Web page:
(iii) After facing the same payment schedule as the Incentive Group in Phase 2, the Choice Group was asked to choose whether they wanted to continue receiving these incentives,
or whether they preferred payments that did not depend on their breathalyzer scores. These choices were made on days 7 and 13, each for the subsequent week.
4. On day 20, all individuals were asked to participate in an endline survey. No incentives for sobriety were given on this day. All individuals were then given the same choices between
conditional and unconditional payments as individuals in the Choice Group on days 7 and 13. To ensure incentive compatibility, these choices were then implemented for a small
subset (5 percent) of study participants.
5. One week after their last day in the study, individuals were visited for a follow-up survey including a breathalyzer test.
Figure 2: Sobriety and Attendance by Alcohol Incentive Treatment Group
Fraction sober (%)
40
50
60
Sobriety at the Study Office
30
← Alcohol treatment assigned
0
5
Incentives
10
Day in Study
15
Choice
20
Control
100
Attendance by Day in Study
70
75
Attendance (%)
80
85
90
95
← Alcohol treatment assigned
0
5
Incentives
10
Day in Study
Choice
15
20
Control
Notes: This figure shows sobriety and attendance over the course of the study for each of the three sobriety
incentive treatment groups.
1. The upper panel of this figure shows the fraction of individuals who visited the study office sober. The
indicator variable ‘sober at the study office’ takes on the value ‘1’ for a study participant on any given
day of the study if he (i) visited the study office on this day, and (ii) his breathalyzer test was (exactly)
zero. The variable is, hence, ‘0’ for individuals with a positive breathalyzer or those who did not visit the
study office on this day.
2. The lower panel of the figure shows the fraction of individuals who visited the study office. Since only individuals who came to the study office on days 2 through 4 were fully enrolled in the study, by construction,
attendance is 100 percent on days 1 through 4.
Figure 3: Cross-sectional Relationship between Daily Amounts Saved and BAC
−20
Amount saved per day (Rs)
0
20
40
60
(a) Daily amount saved and BAC (no individual FE)
0
.1
.2
BAC
.3
.4
0
Amount saved per day (Rs)
10
20
30
40
50
(b) Daily amount saved and BAC (individual FE)
−.1
0
.1
BAC
.2
.3
−20
0
Amount saved per day (Rs)
20
40
60
80
(c) Mean amount saved and mean BAC
0
.1
.2
.3
BAC
Notes: This figure shows the correlation between breathalyzer scores during study office visits and amounts
saved at the study during the same visits for individuals in the Control Group. The top panel depicts a
binned scatter plot (including regression line) for all observations in the Control Group. The center panel
shows the same graph, controlling for individual fixed effects. The bottom panel depicts the correlation across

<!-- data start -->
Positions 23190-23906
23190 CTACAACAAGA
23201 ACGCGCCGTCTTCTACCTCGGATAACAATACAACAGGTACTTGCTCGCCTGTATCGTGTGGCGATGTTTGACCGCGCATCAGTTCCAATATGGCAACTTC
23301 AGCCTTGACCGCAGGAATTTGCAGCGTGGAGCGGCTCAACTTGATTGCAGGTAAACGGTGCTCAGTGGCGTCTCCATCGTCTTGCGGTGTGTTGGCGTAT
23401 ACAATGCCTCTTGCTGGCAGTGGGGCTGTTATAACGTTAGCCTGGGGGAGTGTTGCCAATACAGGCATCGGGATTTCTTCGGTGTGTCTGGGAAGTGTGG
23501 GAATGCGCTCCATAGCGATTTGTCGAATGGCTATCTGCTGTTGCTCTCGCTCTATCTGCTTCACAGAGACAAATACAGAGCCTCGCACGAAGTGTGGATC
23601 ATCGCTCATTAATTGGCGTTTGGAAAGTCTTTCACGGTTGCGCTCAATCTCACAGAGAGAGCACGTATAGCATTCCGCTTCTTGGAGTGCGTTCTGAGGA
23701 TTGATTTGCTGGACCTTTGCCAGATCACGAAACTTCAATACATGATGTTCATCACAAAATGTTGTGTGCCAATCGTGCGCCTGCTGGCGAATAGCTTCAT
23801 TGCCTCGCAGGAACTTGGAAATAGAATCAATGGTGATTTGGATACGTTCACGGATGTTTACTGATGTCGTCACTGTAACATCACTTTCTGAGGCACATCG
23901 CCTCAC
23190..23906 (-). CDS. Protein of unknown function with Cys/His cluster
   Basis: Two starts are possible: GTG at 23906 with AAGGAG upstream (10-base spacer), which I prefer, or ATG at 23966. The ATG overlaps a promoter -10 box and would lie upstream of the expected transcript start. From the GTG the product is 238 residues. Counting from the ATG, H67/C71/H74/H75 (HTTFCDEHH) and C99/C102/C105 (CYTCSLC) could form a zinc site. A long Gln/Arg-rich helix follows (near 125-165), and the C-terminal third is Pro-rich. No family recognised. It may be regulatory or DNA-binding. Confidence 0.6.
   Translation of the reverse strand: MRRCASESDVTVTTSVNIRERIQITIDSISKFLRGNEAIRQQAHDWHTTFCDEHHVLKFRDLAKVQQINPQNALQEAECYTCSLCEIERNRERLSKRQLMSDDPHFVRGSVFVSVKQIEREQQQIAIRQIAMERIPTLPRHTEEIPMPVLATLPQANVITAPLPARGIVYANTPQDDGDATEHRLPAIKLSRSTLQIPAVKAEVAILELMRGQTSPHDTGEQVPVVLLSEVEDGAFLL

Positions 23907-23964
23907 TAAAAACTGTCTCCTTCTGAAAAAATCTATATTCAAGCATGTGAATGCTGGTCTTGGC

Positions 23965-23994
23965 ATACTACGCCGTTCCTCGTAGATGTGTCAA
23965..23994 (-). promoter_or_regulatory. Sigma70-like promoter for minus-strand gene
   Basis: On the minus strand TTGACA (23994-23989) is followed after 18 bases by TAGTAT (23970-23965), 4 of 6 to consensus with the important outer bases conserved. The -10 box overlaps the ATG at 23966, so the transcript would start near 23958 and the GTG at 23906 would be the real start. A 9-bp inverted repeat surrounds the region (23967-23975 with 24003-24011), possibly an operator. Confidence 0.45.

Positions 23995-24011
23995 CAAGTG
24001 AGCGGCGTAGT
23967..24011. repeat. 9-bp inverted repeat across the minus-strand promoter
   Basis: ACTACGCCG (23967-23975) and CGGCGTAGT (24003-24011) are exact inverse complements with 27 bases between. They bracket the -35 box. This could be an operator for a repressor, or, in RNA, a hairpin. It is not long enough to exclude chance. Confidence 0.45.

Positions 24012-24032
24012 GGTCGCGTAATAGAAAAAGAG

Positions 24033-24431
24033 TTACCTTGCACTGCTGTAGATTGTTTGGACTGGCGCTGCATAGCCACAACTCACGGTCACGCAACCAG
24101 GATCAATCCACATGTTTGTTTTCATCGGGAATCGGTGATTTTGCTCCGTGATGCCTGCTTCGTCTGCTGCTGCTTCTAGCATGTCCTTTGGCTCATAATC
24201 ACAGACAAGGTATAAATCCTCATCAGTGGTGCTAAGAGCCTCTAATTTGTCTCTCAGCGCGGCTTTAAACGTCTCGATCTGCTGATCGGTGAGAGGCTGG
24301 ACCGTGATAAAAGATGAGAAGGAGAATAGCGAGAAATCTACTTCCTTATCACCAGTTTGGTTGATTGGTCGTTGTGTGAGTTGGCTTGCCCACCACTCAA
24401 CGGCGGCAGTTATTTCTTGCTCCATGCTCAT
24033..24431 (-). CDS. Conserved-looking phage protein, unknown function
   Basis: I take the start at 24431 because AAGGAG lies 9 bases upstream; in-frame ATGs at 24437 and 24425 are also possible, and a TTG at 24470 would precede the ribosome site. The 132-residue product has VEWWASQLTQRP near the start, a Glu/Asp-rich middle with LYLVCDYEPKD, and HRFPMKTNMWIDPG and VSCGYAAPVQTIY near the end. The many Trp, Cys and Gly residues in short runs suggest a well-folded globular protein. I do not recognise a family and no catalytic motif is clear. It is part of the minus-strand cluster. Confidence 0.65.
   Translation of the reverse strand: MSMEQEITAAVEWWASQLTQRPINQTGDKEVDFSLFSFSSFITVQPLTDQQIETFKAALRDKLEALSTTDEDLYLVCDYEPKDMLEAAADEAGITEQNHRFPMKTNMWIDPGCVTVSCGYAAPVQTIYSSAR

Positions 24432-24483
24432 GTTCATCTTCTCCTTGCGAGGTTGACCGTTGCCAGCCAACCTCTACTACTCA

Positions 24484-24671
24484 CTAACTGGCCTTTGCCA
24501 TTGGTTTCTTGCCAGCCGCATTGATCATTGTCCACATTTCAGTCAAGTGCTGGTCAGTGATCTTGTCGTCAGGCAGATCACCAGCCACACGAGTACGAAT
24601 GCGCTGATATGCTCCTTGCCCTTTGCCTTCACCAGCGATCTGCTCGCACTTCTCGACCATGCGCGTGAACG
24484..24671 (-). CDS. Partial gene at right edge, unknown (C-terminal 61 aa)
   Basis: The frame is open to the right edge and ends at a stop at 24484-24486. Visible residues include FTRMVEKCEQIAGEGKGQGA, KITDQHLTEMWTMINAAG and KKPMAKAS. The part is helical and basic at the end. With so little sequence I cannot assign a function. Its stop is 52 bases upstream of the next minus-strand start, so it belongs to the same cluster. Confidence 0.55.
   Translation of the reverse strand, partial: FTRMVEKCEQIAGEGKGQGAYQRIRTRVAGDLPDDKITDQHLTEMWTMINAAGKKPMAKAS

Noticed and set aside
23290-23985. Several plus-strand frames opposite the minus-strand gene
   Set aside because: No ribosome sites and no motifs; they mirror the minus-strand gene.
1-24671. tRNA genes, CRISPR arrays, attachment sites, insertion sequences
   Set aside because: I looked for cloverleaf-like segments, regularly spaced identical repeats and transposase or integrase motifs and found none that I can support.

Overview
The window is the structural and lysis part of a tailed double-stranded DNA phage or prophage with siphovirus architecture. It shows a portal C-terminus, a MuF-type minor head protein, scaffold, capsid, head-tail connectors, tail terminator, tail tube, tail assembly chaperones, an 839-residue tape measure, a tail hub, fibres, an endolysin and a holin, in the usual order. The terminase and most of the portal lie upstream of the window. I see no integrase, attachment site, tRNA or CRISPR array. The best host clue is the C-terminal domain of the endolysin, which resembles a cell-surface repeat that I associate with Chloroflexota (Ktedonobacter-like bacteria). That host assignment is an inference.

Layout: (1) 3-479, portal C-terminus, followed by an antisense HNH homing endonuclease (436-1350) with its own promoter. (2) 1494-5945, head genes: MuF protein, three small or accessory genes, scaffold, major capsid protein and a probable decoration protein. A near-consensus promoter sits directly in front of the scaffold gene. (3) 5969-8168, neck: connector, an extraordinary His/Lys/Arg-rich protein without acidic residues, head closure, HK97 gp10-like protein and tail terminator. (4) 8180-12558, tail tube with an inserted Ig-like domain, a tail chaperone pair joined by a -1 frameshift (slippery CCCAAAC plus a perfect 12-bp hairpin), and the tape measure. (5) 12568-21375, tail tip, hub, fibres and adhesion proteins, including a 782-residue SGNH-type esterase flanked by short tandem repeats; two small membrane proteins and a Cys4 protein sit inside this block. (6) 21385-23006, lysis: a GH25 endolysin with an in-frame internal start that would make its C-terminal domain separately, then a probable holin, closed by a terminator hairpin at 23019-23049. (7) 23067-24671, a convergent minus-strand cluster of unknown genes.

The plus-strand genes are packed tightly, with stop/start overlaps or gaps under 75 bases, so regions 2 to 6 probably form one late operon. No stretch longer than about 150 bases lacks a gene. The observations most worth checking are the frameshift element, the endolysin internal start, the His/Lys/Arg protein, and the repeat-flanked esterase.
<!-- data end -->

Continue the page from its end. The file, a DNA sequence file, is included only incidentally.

study participants by collapsing observations by individual.
Figure 4: Cumulative Savings by Day in Study
Cumulative savings at study office (Rs)
200
400
600
800
Cumulative Savings by Treatment Group
0
← Alcohol treatment assigned
0
5
10
Day in Study
Incentives
15
Choice
20
Control
Cumulative study payments (Rs)
500
1000
1500
2000
Cumulative Study Payments by Treatment Group
0
← Alcohol treatment assigned
0
5
10
Day in Study
Incentives
Choice
15
20
Control
Notes: This figure depicts subjects’ cumulative savings at the study office (upper panel) and cumulative
study payments (lower panel) by alcohol incentive treatment group.
44
Figure 5: Effect of Commitment Savings as Function of β
∆ Savings by β for Y = 1, M = 0.2
0.15
γ = 0.5
γ = 1.0
γ = 2.0
∆ Savings
0.1
0.05
0
0
0.1
0.2
0.3
0.4
0.5
0.6
0.7
0.8
0.9
1
β
Notes: This figure shows the relationship between present bias and the effect of commitment savings in the
model described in Sections 5.1 and A.1.
1. The figure shows the present bias (as measured by β ∈ [0, 1]) on the horizontal axis and the increase in
savings due to offering a commitment savings option on the vertical axis for the isoelastic utility case.
2. This increase in savings is given by the difference in consumption in period 3 between the two cases
NC
as shown in equation (14).
described in my model, i.e. ∆ = cC
3 − c3
3. The figure depicts the relationship between ∆ and β for γ = 0.5 (the solid line), γ = 1 (the dotted line),
and γ = 2 (dashed line).
4. In the specific figure shown here, Y = 1 and M = 0.2. The relationship is very similar, if not identical, for
different parameter values. An explicit solution for ∆ in the log case (γ = 1) is given in the Supplementary
Appendix below.
45
Figure 6: Interaction between Sobriety Incentives and Savings Treatments
Cumulative savings (Rs)
0 100 200 300 400 500 600 700
Sobriety Incentives vs. Commitment Savings
0
5
10
Day in Study
15
20
Pooled alcohol treatment, commitment savings
Pooled alcohol treatment, no commitment savings
No alcohol treatment, commitment savings
No alcohol treatment, no commitment savings
0
Cumulative savings (Rs)
200
400
600
800
Sobriety Incentives vs. Matching Contribution
0
5
10
Day in Study
15
20
Sobriety incentives, high matching contribution
Sobriety incentives, low matching contribution
No sobriety incentives, high matching contribution
No sobriety incentives, low matching contribution
Notes: This figure shows the interaction between the cross-randomized sobriety incentives and savings treatments. The upper panel shows cumulative savings for four different groups: individuals who were offered
(i) neither sobriety incentives nor commitment savings (green line with solid circles),
(ii) no sobriety incentives, but commitment savings (blue line with squares),
(iii) sobriety incentives, but not commitment savings (red line with hollow circles), and